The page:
Gulf countries reopened embassies after years of boycott. Delegations from Iraq, Lebanon and Jordan have visited in recent months, discussing restarting trade, resuming commercial agreements and releasing prisoners. Although the Arab League said it was not yet time to restore Syria’s membership to the 22-member organization, the issue was discussed at their annual summit for the first time since the country was deprived of its seat eight years ago.
Much of what happens next depends on Assad’s ability to keep a lid on rising discontent as living standards deteriorate, and whether he is able to preserve Russia and Iran’s support.
AN ECONOMY IN SHAMBLES
After years of war and ever-tightening U.S. sanctions, Syria’s economic pinch is becoming more painful. The government’s coffers are reeling from lack of resources, and the U.N. estimates that eight out 10 people live below poverty line.
Gas and fuel shortages were rampant in Damascus, Latakia and Aleppo this winter. Social media groups held competitions over which city had the longest lines at gas stations, forcing the issue to be debated in parliament.
This week, the government imposed gas rationing, limiting motorists to 20 liters every 48 hours. The crisis was worsened when reports spread about an impending price hike, prompting lines of hundreds of cars to stretch for miles outside gas stations. Oil Minister Ali Ghanem denied plans for a hike, warning of a “war of rumors that is more severe than the political war.”
The government’s inability to cope with rising needs has fueled criticism and anger even among its support base. Still, it’s unlikely the discontent will set off another wave of protests. Most Syrians by now will put up with anything to avoid another slide back to violence.
Still, the United Nations describes the level of need in the country as “staggering,” with 11.7 million Syrians requiring assistance, nearly 65 percent of the estimated 18 million people who remain in the country, millions of whom are displaced from their homes. Another more than 5 million fled abroad during the war.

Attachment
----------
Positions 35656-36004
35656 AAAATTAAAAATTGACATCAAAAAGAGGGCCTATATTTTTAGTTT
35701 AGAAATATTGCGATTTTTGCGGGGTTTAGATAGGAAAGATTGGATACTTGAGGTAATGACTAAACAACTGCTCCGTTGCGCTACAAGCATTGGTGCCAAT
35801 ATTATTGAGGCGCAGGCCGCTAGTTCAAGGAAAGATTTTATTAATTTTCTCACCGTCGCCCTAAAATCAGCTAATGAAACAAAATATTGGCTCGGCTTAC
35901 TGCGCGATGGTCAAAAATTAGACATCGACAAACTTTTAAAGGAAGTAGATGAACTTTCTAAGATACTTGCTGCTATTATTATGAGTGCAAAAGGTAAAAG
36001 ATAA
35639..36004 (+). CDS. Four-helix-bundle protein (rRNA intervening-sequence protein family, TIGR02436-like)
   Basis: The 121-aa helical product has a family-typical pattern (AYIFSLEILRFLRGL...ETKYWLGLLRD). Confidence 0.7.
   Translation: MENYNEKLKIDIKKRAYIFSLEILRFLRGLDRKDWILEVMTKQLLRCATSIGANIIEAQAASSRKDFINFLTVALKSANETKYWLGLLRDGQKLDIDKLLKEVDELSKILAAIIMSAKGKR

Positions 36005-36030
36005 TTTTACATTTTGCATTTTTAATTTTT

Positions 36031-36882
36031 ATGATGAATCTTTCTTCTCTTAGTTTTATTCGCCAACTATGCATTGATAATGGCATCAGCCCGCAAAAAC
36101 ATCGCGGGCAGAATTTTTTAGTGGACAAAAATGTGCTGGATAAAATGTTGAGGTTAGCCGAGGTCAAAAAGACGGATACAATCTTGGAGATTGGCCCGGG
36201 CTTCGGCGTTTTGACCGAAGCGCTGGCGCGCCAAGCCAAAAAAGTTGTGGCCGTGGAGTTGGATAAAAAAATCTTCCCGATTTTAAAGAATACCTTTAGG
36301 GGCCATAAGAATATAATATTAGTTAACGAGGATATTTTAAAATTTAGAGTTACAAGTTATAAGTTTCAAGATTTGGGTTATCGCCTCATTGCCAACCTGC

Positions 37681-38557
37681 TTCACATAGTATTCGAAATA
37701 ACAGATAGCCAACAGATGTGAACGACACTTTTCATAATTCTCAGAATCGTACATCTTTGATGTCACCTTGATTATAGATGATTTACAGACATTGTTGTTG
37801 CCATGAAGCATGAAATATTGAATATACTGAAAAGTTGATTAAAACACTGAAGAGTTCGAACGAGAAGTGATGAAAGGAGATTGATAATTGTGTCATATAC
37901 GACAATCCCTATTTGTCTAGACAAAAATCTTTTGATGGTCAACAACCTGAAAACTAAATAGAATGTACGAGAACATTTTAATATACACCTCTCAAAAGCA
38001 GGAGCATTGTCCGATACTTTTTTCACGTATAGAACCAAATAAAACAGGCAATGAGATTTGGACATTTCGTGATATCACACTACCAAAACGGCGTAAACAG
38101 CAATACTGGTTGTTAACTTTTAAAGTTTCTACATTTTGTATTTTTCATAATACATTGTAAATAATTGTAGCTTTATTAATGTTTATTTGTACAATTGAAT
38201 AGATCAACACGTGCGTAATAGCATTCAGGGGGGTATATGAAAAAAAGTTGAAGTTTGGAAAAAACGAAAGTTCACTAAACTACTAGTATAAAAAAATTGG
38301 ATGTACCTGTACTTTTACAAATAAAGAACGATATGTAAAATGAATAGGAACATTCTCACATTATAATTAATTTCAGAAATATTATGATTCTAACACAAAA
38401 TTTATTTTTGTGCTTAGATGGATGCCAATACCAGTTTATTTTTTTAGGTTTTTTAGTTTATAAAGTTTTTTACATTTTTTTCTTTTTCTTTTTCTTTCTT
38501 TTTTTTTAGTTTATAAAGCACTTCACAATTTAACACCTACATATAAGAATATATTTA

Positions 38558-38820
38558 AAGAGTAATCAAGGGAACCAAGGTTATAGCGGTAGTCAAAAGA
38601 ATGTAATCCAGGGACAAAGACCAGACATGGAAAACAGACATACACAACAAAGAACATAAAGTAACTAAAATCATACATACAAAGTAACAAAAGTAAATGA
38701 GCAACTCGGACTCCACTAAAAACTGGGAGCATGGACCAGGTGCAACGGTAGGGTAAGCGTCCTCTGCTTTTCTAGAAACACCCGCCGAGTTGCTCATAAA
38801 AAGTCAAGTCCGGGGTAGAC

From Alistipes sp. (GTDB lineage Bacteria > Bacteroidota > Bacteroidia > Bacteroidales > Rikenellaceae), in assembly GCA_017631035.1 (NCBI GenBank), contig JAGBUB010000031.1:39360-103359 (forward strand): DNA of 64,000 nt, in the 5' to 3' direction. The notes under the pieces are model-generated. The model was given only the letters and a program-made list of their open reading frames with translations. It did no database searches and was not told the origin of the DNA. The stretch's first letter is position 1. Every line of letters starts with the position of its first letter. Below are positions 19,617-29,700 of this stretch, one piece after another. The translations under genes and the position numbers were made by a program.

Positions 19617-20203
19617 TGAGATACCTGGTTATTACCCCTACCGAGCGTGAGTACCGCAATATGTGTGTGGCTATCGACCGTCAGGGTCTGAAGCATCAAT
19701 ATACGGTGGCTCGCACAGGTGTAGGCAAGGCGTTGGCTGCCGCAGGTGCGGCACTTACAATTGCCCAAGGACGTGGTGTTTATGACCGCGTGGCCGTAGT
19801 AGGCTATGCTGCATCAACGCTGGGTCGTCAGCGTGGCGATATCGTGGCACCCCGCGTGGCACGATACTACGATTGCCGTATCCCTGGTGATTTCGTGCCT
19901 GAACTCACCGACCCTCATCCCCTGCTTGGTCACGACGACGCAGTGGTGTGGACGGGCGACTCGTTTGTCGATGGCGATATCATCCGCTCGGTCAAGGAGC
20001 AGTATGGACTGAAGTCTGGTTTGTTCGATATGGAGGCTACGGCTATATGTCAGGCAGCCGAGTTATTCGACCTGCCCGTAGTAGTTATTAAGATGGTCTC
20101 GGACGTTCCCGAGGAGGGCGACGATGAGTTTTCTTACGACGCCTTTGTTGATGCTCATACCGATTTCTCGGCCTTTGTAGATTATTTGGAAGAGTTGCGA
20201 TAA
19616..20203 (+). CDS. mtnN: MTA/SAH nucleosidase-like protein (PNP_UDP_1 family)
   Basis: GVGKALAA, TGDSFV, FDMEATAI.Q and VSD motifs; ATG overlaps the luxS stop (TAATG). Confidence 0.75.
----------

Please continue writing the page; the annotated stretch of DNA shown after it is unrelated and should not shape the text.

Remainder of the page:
GOING FULL CIRCLE?
Demonstrations reminiscent of the early years of the conflict have resurfaced.
In Daraa, where the revolt started, hundreds took to the streets recently, offended by the government’s plan to erect a statue of the president’s father, the late Hafez Assad. Further protests took place in some former opposition areas recaptured by the government after authorities moved to enforce military conscription there despite promises to hold off.
Arrests and detentions continue to be reported in recaptured areas, fueling fear that so-called reconciliation deals between authorities and residents of former opposition areas are only facades for continued repression and exclusion.
In eastern Ghouta, which the government recaptured last year after a siege, the government has been arresting former protest leaders and anti-government groups despite reconciliation deals, according to the Syrian Observatory for Human Rights.
Militarily, the defeat of the Islamic State group’s “caliphate” last month closed one brutal chapter of the war but opens the door to an array of potential other conflicts. The militant group’s defeat sets the stage for President Donald Trump to begin withdrawing U.S. troops from northern Syria, a drawdown that’s expected to set off a race to fill the vacuum.
The focus also pivots to Idlib, the last remaining rebel bastion in Syria where an estimated 3 million people live, under control of al-Qaida-linked militants.